Could you explain me what you mean (or anybody) about the 1.6 multiplier on the 7D?

I am sure I will love it, most people do :)


Hey Olof, thank you very much!!
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Old August 29th, 2010, 09:09 PM   #9
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Quote:
Originally Posted by Bruce S. Yarock View Post
I bought my 7d originally with the 18-135 kit lens. I didn't want it ( there were no bodies only back then), but have gotten some use out of it. It's not bad for outdoors, but if you're shooting video, you need an nd filter ( lots of posts on this.).

I used it recently on a one day music video shoot, along with my better lenses ( 17-55 2.8, 70-200 2.8, 50mm 1.4 and Tokina 11-16 2.8) and I can defintely see some quality difference.
Bruce Yarock
Pembroke Pines Fl.
Bruce,

As Jon also suggested, I believe I am going to go with a body and a nicer lens.

I your 50mm 1.4 form Canon? How does it works with video?

Thanks and have a great week!!
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Old August 29th, 2010, 09:15 PM   #10
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Ben,
The 50 1.4 is excellent with both video and photography. It saved my ass when I was shooting an informal party under a tent early evening, mo extra lights. The 2.8 coudn't cut it, whereas the 50 1.4 with about 800 iso did the trick.
Bruce Yarock
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Old August 29th, 2010, 09:33 PM   #11
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Originally Posted by Bruce S. Yarock View Post
Ben,
The 50 1.4 is excellent with both video and photography. It saved my ass when I was shooting an informal party under a tent early evening, mo extra lights. The 2.8 coudn't cut it, whereas the 50 1.4 with about 800 iso did the trick.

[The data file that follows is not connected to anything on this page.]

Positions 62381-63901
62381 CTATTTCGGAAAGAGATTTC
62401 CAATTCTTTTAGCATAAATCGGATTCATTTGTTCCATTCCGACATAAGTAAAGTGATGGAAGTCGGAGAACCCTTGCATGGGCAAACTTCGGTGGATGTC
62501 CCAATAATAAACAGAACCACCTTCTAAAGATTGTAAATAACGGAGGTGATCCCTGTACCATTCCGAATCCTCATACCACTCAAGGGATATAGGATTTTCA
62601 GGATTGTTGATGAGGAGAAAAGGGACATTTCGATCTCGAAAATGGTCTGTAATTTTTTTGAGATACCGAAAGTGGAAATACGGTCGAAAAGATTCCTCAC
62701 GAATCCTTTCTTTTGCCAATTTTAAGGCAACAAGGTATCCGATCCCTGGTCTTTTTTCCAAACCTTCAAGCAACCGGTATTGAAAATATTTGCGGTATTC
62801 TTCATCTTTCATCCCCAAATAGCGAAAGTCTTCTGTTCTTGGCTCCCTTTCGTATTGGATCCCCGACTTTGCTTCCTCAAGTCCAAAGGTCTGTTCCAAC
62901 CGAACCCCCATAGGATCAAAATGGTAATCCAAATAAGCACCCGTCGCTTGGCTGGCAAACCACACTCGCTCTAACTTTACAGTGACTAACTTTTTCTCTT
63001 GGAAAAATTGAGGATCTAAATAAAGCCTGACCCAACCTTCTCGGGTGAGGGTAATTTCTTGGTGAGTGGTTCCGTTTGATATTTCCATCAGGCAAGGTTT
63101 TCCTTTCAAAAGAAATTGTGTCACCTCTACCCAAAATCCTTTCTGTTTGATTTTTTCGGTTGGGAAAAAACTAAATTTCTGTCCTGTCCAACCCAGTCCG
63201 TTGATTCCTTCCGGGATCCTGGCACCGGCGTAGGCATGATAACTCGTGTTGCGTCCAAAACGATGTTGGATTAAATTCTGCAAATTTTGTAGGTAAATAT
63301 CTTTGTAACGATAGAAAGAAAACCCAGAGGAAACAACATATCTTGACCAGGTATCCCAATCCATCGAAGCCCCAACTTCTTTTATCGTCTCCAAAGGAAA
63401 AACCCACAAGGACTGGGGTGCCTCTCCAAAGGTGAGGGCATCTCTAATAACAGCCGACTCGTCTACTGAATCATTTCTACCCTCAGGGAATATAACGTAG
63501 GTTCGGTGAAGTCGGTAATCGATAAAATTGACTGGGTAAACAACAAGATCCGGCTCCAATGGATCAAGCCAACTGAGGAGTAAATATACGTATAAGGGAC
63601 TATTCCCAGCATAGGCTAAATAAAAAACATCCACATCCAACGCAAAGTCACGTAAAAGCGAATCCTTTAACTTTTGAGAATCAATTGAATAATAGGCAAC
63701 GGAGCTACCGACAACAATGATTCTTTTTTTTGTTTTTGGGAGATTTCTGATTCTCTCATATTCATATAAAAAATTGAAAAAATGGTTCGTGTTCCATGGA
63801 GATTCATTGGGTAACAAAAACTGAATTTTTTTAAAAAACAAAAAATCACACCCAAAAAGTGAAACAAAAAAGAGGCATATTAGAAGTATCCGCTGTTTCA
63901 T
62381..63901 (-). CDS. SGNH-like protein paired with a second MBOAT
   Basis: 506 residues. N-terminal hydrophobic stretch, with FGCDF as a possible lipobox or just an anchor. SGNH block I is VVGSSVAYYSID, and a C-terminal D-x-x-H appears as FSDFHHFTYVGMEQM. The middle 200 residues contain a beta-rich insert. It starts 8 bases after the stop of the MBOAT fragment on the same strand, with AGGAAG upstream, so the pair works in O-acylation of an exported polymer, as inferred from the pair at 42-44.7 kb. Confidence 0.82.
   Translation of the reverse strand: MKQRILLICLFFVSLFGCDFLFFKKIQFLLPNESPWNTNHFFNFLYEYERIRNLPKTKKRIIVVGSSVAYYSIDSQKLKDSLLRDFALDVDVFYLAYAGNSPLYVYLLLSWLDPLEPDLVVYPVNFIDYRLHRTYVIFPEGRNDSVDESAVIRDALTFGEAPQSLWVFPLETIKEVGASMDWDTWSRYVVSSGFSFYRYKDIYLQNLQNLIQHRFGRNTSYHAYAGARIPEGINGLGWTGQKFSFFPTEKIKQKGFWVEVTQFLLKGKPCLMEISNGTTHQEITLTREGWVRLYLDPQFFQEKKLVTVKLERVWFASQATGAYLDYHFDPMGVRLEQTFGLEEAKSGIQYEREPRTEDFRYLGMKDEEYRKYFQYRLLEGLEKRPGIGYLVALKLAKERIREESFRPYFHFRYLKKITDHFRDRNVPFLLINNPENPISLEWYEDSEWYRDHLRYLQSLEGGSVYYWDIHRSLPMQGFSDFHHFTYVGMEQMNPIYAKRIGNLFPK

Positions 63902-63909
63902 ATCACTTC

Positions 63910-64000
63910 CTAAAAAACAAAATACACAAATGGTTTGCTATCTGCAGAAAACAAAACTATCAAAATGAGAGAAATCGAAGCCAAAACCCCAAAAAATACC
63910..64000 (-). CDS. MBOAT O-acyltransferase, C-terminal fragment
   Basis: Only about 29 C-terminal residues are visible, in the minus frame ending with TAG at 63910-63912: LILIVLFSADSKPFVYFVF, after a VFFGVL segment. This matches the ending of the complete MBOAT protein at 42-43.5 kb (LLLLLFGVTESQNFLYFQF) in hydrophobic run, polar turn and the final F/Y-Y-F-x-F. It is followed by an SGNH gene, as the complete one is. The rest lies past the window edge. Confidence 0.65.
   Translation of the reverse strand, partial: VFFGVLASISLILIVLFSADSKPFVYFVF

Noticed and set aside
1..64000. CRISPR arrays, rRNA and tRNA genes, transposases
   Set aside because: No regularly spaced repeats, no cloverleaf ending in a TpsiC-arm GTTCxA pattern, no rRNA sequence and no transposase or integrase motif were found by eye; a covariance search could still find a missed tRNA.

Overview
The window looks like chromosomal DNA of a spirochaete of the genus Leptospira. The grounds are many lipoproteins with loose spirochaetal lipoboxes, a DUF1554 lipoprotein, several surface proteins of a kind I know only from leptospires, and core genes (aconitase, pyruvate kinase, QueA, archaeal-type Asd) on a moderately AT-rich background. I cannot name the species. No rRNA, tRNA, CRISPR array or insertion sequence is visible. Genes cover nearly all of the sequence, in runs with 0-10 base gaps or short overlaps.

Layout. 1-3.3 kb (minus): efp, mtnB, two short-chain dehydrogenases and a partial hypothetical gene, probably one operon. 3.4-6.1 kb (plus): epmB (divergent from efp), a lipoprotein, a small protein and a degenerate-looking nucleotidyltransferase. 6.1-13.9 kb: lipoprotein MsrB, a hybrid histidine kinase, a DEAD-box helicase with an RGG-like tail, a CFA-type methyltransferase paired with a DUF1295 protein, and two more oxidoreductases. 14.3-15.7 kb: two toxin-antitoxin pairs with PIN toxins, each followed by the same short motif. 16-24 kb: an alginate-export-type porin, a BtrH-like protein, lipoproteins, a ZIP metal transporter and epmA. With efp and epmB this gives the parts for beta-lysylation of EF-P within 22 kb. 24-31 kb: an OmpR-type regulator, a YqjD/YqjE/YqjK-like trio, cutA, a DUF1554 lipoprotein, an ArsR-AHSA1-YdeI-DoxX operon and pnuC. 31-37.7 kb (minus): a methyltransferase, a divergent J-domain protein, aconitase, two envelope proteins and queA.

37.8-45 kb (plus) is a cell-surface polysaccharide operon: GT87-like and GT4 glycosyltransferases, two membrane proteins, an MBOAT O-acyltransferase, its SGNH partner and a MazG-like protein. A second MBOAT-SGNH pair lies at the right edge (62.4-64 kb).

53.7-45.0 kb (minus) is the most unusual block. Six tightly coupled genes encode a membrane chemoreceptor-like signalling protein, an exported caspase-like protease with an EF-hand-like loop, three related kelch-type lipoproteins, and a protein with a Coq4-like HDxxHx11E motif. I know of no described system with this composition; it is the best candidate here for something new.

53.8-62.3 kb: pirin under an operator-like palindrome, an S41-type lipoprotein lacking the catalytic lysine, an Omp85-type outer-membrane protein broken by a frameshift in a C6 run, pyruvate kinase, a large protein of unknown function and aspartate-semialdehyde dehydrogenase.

Bruce Yarock


Wow, that is great to know. I am about to make the purchase, hopefully tonight before I go to bed. The 7D has a rebate price, so that will give me a few extra bucks. I am between the 50mm f/1.4 and the 50mm f/1.2.

Is it really worth it to go with the f/1.2?

I can make the extra effort and go with it, because it is an investment. Just wondering if it is REALLY worth it, you know what I mean?

I know it is a better built and better glass, but it is $1100 more!!

I'll kindly appreciate your input...

THANKS VERY MUCH
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Old August 29th, 2010, 09:40 PM   #12
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Ben,
I never had the luxury of owning or using a 1.2. I've seen nice footage that other guys have shot at night with that lens and it's great, but I can't afford one. You can't go wrong, however, with the 50 1.4, and you could always sell it later if you wanted to tale the 1.2 plunge.
I'm originally from Waterbury, by the way.
Bruce Yarock
P.S. Don't forget the adjustable nd filter ( fader nd). It's a must for out door shooting.
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Old August 29th, 2010, 10:24 PM   #13
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Everyone has their own preferences, I personally prefer using my 50mm 1.8 over a 1.4. I shoot mostly interviews/documentaries and the 1.4 has such an incredibly thin depth of field that it was tough to work with. In controlled narrative situations I can see it working better.